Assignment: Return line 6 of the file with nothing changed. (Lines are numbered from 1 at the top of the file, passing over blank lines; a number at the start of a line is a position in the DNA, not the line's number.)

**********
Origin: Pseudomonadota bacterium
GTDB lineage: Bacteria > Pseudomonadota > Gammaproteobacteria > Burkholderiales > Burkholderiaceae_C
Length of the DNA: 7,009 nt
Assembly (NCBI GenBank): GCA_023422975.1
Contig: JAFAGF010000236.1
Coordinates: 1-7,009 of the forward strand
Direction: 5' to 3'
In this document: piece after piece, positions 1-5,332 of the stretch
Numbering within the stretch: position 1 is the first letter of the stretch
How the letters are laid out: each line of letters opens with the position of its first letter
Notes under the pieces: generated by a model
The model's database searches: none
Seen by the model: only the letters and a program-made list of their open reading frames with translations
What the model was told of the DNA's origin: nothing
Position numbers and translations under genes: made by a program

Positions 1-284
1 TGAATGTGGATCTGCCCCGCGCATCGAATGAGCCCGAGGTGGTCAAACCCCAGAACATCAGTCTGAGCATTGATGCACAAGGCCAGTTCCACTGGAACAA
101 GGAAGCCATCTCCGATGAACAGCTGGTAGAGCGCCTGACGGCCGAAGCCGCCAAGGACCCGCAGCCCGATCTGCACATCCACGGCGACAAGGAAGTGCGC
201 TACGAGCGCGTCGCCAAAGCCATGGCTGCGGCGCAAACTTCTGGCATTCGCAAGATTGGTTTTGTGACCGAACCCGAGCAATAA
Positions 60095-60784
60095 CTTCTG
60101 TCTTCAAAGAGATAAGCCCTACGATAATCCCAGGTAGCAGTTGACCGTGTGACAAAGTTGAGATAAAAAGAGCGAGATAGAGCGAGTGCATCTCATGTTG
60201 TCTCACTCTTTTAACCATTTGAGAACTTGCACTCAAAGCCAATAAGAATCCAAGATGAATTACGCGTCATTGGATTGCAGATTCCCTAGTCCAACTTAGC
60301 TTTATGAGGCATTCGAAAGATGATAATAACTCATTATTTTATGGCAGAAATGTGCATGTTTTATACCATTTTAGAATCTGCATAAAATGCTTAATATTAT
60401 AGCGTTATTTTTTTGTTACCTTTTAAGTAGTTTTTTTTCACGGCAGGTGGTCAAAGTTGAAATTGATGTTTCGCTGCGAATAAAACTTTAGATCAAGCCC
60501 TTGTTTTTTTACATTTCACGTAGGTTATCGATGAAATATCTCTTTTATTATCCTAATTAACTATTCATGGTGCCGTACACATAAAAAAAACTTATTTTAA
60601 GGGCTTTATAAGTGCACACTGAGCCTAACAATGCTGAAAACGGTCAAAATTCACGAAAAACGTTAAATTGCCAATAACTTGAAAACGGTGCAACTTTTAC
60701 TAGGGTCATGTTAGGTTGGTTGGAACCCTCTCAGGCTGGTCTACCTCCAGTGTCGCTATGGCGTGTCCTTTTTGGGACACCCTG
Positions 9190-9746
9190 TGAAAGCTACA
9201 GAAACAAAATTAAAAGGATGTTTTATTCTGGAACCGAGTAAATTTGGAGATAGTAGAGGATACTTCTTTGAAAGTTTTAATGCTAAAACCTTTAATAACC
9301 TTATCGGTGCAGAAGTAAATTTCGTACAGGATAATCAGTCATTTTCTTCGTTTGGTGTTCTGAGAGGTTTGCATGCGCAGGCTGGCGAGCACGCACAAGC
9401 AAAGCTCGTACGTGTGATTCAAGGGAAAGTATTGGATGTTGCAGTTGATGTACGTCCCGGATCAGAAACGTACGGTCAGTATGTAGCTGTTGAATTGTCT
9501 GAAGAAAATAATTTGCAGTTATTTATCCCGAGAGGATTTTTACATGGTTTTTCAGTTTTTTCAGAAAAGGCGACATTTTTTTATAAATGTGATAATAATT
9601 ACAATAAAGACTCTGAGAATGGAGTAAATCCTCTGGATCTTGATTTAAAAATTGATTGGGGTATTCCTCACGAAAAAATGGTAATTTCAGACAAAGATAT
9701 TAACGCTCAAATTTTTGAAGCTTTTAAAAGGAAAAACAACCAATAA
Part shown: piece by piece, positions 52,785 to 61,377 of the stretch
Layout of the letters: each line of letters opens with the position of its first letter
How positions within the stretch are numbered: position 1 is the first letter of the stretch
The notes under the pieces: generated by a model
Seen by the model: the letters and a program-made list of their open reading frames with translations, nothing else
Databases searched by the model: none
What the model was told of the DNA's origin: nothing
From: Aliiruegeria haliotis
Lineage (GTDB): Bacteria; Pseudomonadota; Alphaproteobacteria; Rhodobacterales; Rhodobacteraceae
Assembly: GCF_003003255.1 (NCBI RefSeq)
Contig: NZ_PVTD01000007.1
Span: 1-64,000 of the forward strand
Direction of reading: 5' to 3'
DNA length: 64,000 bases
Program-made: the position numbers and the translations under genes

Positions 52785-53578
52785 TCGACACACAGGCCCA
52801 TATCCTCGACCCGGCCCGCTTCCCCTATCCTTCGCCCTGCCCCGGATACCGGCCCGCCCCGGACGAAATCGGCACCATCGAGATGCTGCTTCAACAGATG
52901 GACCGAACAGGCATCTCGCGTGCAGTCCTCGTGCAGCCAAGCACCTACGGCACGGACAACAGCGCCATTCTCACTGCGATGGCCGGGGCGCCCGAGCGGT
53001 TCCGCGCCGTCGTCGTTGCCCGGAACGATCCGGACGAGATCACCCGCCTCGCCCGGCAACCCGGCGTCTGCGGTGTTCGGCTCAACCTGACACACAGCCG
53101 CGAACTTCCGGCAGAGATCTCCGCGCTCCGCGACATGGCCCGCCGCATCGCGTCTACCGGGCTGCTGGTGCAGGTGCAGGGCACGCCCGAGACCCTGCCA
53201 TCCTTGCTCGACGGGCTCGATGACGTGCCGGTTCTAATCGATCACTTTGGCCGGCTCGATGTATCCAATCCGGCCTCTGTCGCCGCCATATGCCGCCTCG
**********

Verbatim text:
Coordinates: 1-7,009 of the forward strand